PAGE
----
Pronunciation problems for english
language learners in japan
Proper pronunciation is one of the fundamental aspects of developing a new language skill. In the case of japanese
learners of english
(JLE), Ohata (2004) states that we must understand the phonological differences between japanese
to best understand the difficulties for JLE. Through this paper we will examine the structure of phonemes, vowels, consonants, syllable types, rhythm and intonation to clarify how a learner will develop their ability to speak english
Lado (1957) has purported that learners tend to transfer the forms and meanings from their first language (L1) to the language being learned. It is more difficult to grasp pronunciation of a language (L2), which does not have the same phonemes as the L1. Avery & Ehrlich (1992) also believe that a foreign accent, which is produced by one’s pronunciation, is determined to a large extent by the learner’s native language. It is not surprising that JLE find difficulties in the pronunciation of english
as many of the phonemes are not found in japanese
language uses only five vowels, while in contrast, english
uses twelve (Avery & Ehrlich, 1992). As the number of vowel sounds differs greatly, Vance (1987) has said that learners show great difficulty producing english
vowels that do not exist in japanese
. The distinction of these nonexistent vowels in the japanese
language may pose a problem for the JLE. The difficulties are compounded by the change of tongue position (Ohata, 2004).
One of the most problematic areas in pronunciation for japanese
students is the tense/lax vowel pairs. These vowel pairs do not exist in japanese
, which suggest the difficulties in muscle tension in the mouth produced by the lips and tongue for JLE (Ohata, 2004). Therefore, words such as sleep and taste when spoken, are identified by a native speaker as slip and test respectively.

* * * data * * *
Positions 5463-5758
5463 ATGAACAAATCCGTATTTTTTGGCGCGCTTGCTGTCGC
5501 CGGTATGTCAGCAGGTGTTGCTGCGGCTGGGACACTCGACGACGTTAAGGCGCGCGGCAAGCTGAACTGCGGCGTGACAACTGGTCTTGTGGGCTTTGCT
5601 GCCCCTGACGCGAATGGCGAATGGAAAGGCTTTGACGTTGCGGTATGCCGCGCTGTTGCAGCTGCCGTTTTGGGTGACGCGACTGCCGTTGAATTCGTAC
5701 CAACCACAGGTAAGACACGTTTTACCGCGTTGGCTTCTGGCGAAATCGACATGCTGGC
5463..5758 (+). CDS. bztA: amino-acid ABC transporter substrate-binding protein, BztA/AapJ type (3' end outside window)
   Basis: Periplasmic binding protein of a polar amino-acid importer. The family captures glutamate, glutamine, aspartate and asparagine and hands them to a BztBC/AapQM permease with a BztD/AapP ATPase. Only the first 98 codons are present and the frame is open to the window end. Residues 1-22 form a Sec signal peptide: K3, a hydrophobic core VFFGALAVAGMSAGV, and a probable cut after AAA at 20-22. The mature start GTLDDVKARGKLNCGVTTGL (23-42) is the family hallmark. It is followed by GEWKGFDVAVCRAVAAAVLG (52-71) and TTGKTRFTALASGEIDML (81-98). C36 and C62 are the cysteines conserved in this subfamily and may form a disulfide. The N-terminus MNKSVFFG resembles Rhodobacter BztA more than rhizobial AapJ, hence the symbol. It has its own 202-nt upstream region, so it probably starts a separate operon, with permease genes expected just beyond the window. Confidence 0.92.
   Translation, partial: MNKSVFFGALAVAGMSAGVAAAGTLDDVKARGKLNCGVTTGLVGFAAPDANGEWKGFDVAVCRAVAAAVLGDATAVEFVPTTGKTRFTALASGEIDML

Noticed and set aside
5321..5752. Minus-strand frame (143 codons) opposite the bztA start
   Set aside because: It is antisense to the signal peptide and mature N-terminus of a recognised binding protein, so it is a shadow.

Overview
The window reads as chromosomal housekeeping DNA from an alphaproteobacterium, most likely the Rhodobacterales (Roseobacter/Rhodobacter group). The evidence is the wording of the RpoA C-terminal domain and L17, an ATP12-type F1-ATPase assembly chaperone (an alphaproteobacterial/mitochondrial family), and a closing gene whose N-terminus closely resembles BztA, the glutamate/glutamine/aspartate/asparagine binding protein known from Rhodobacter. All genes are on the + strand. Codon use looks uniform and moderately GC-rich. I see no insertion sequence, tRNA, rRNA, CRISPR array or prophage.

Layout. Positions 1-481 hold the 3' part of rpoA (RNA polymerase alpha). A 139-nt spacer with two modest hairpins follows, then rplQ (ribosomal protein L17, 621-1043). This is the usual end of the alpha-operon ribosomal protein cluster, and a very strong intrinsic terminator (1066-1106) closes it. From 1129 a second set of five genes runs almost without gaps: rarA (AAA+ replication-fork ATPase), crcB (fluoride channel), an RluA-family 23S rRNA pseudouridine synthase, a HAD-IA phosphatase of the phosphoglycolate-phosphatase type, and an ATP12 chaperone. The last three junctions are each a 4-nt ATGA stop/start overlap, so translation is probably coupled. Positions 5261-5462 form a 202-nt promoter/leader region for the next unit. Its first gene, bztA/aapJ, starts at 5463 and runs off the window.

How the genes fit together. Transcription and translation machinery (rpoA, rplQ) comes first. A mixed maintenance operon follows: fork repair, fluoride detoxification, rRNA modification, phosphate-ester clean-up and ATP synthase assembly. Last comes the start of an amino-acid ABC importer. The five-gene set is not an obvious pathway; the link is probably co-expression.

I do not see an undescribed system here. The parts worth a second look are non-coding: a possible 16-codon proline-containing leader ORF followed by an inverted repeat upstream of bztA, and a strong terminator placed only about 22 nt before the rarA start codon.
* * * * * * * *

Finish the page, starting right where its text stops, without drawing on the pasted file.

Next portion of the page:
The number of consonants in the japanese
language is not as great as that in the english
language. Therefore, JLE tend to transfer the sound patterns of japanese
and produce consonant sounds that may be appropriate for japanese
, but not english
(Ohata, 2004). There are several examples of such cases, including the inability to distinguish the /r/ and /l/ sound. Because the sound is found somewhere between the two, JLE often substitute /r/ for /l/ and /l/ for /r/. Words such as fresh and right become flesh and light respectively. This is also true of the sounds /v/ and /b/.
Furthermore, the english
language has what are called open syllable types (CVCV) as well as closed syllable type (CCVCC) consonant clusters. However, as Reiney & Anderson-Hsieh (1993) report, the japanese
language does not support the closed syllable type. Therefore, words may conform to the japanese
consonant vowel pattern (CV-CV), for example, the word breakfast may become burekufasuto.
, according to Catford (1997) is a stress-timed language, while japanese
is syllable-timed. Therefore, the amount of time it takes to say a sentence in japanese
depends on the number of syllables it contains. In english
, however, this depends on the number of stressed syllables (Ohata, 2004). JLE may then produce english
sentences based on the japanese
syllable-timed style, which becomes noticeably longer and staccato-like.
share similarities in intonation, for example, with a rising tone for yes-no questions (Avery & Ehrlich, 1992). However, the pitch change or ranges for each language are different. JLE do not have the ability to produce a wider pitch range used to create sentences in english
. Therefore, native speakers may misinterpret a statement for a question or assume the speaker has not yet finished speaking. This fact, according to Ohata (2004), may be directly related to the JLE not being able to lower his pitch level far enough to indicate the end of a statement.
learners of english
are faced with several difficulties with pronunciation of english
sentences that are rooted in their native language structure. As instructors of english
, we must be aware of these differences, and develop lessons and activities to aid in the learners’ pronunciation development.
Avery, P. & Ehrlich, S. (1992). Teaching American english
pronunciation. Oxford: Oxford University Press.
Catford, J. C. (1977). Fundamental problems in phonetics. Edinburgh University Press.
Lado, R. (1957). Linguistics across cultures: Applied linguistics for language teachers. Ann Arbor: University of Michigan
Ohata, K. (2004). Phonological differences between japanese
: Several potentially problematic areas of pronunciation for japanese
ESL/EFL Learners. Asian EFL Journal (6)4, Article 5, 1-19.
Riney, T. & Anderson-Hsieh, J. (1993). japanese
pronunciation of english
. JALT Journal, 15(1), 21-36.
Vance, T. (1987). An Introduction to japanese
phonology. Albany: State University of New York